Democrats' ballots, however, were bare in the spring.
"When there's no candidate on a ballot, we look at the write-ins," Deputy Chief Clerk Jean Byers said.
McCarney and Gladhill "both petitioned to have their write-ins cumulated, meaning all the spellings are counted," she said.
Byers said incumbent Republican supervisor C. Stewart McCleaf did not, and, if he had, he would have had enough write-in votes to appear on Democratic ballots.
"He did not opt to do that," Byers said.
Democrats appear higher on ballots this general election due to state law concerning placement, which is based on the political party of the governor.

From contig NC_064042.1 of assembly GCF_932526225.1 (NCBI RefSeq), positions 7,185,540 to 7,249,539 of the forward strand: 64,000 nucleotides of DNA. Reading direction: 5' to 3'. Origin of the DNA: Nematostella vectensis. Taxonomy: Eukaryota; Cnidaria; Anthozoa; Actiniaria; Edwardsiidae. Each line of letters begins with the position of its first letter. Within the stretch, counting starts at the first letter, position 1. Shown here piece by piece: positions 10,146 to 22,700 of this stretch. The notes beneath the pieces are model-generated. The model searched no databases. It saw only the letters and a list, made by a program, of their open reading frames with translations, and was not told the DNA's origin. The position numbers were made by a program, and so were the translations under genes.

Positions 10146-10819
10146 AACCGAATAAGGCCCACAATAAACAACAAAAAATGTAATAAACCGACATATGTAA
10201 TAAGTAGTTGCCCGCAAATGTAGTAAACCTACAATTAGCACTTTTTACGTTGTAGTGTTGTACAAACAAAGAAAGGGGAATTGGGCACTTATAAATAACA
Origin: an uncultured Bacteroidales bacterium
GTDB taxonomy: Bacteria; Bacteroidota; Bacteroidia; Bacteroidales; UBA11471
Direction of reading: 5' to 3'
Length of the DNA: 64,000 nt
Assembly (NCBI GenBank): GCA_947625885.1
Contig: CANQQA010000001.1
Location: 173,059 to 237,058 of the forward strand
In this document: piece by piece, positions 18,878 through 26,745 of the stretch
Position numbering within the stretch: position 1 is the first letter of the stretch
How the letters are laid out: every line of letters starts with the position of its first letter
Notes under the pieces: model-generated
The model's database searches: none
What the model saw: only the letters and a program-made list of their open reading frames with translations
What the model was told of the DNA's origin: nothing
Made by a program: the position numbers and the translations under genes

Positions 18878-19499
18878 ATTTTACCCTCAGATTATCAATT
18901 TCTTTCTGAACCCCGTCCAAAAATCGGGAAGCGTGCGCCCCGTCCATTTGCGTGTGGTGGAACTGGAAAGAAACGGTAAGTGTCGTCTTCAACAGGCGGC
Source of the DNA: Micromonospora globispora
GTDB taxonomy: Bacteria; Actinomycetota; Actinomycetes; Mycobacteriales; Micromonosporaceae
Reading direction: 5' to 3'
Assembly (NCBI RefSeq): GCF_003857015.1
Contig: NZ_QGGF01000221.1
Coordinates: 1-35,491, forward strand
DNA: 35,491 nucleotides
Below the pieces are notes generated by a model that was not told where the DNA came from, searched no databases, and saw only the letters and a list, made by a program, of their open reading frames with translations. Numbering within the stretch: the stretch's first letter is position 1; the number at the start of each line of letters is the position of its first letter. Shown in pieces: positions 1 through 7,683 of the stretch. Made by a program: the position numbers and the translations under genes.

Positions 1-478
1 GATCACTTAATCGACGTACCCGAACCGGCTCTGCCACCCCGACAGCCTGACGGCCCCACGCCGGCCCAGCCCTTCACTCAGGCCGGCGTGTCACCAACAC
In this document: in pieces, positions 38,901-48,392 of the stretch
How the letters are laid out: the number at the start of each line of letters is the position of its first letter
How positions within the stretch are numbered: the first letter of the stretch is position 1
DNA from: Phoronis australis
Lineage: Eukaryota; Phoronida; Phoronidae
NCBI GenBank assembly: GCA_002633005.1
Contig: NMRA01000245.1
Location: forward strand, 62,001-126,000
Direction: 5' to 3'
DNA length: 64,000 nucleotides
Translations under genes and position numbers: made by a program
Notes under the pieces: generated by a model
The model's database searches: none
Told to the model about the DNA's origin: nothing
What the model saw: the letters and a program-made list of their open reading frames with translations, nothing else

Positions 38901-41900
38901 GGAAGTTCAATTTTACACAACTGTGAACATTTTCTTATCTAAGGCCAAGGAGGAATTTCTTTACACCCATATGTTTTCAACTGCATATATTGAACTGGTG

Gladhill, McCarney and Kulla all have been attending supervisors meetings regularly.
Gladhill, 50, of 14547 Carrosmar Road, Blue Ridge Summit, Pa., said she wants to see greater public involvement in the affairs of local government.
She is a retired correctional officer and currently works in business management. The lifetime township resident is a member of the One Mountain Foundation, Antietam Watershed Association and Washington Township Conservation Zoning Committee.
McCarney, 57, of 11 Eastland Circle, Waynesboro, said consideration should be given to how development progresses. McCarney, an engineer and self-described fiscal conservative, has lived in the township for 41 years.
Kulla, 43, of 11617 Woodlea Drive, Waynesboro, said he would look for ways to manage development without taking away the rights of property owners. A senior partner in a local law firm, he has lived in the township for 17 years and previously served on the Waynesboro Area School Board.
The general election is Nov. 6.